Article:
Happening upon a stranger who sounds like Sam Shepherd things take a dark turn when it seems he is speaking directly to Spence and he knows things that no one else should know. Enraged and confused Spence tries to avoid the mysterious malicious voices goading him with loaded comments but he can only last so long until things explode over the airwaves and beyond.

Brad C. Hodson a screenwriter and novelist as well as the son of a trucker follows with Rising Fawn a tale following the same sort of character as the first story but this time seeking the elusive Lucille to help him through the long and difficult drive. Stopping at a truck stop he finds what he is looking for but things take a terrifying twist and the anti-hero ends up facing far more than he ever imagined in a life and death scenario with dire consequences.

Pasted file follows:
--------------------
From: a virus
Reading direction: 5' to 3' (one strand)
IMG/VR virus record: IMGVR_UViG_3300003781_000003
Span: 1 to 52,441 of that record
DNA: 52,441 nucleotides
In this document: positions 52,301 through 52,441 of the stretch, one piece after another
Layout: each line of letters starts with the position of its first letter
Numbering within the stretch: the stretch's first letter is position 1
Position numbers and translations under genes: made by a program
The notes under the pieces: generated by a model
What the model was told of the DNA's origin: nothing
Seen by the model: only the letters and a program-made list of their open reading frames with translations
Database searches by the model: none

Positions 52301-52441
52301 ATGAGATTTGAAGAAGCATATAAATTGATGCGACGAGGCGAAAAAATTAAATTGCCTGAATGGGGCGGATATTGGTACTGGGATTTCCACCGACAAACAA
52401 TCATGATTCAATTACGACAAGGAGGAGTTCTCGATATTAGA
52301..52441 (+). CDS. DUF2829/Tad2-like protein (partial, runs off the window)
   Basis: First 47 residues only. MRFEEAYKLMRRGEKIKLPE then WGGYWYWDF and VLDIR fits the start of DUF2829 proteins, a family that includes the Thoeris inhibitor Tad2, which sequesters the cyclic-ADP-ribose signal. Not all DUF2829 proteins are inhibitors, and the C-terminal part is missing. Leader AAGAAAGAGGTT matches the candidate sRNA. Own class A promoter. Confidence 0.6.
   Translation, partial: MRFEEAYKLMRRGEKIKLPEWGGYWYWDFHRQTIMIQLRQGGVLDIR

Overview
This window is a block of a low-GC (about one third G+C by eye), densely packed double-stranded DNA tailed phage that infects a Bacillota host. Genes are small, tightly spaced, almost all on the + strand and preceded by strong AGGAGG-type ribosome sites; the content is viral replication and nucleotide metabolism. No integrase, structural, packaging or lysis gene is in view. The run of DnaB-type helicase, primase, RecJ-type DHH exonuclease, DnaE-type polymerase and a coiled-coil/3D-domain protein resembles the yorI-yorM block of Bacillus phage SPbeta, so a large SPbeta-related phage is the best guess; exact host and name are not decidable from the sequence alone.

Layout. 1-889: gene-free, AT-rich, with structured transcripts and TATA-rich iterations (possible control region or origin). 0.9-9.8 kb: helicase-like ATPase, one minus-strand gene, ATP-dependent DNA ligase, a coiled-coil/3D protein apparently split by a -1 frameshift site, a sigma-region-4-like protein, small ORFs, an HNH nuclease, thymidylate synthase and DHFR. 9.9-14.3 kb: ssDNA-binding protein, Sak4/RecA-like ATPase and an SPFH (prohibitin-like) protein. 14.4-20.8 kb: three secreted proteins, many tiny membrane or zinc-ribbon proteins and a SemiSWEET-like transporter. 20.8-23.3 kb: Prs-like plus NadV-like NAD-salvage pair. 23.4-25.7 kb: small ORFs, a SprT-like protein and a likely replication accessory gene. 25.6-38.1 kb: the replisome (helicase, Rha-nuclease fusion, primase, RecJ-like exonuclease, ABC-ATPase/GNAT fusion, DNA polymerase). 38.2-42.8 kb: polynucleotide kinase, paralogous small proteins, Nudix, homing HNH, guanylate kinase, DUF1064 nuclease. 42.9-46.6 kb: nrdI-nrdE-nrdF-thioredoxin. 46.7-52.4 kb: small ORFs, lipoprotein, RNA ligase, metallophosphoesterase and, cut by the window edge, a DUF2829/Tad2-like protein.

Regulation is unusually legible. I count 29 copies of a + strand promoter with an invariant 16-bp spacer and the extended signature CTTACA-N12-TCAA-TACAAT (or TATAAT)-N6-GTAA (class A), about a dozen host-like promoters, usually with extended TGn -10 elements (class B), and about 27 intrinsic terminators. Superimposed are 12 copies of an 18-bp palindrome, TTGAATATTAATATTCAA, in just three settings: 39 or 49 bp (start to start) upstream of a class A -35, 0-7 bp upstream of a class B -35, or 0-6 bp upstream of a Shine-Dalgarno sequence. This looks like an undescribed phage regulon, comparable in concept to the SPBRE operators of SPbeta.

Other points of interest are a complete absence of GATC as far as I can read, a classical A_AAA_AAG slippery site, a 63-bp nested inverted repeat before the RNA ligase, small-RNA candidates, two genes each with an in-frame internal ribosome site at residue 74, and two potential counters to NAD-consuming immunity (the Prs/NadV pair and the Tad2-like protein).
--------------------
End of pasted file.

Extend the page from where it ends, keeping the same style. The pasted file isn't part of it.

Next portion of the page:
Never Lost Again is a straight up ghost story delivered with aplomb by ex-newspaper journalist and 911 emergency call centre manager Joseph Spencer who is now a writer. Terry MacGlothan is a widowed trucker just spending a quiet night in a diner when a Neo-Nazi punk starts making a scene and threatening him and the owner. Scared and angered by the abusive intrusion what stuns Terry most is that the racist aggressor is in possession of his dead wife’s watch. Injecting supernatural elements on top of the lexicon of trucking clichés it is a chilling yarn of revenge, redemption and everlasting love.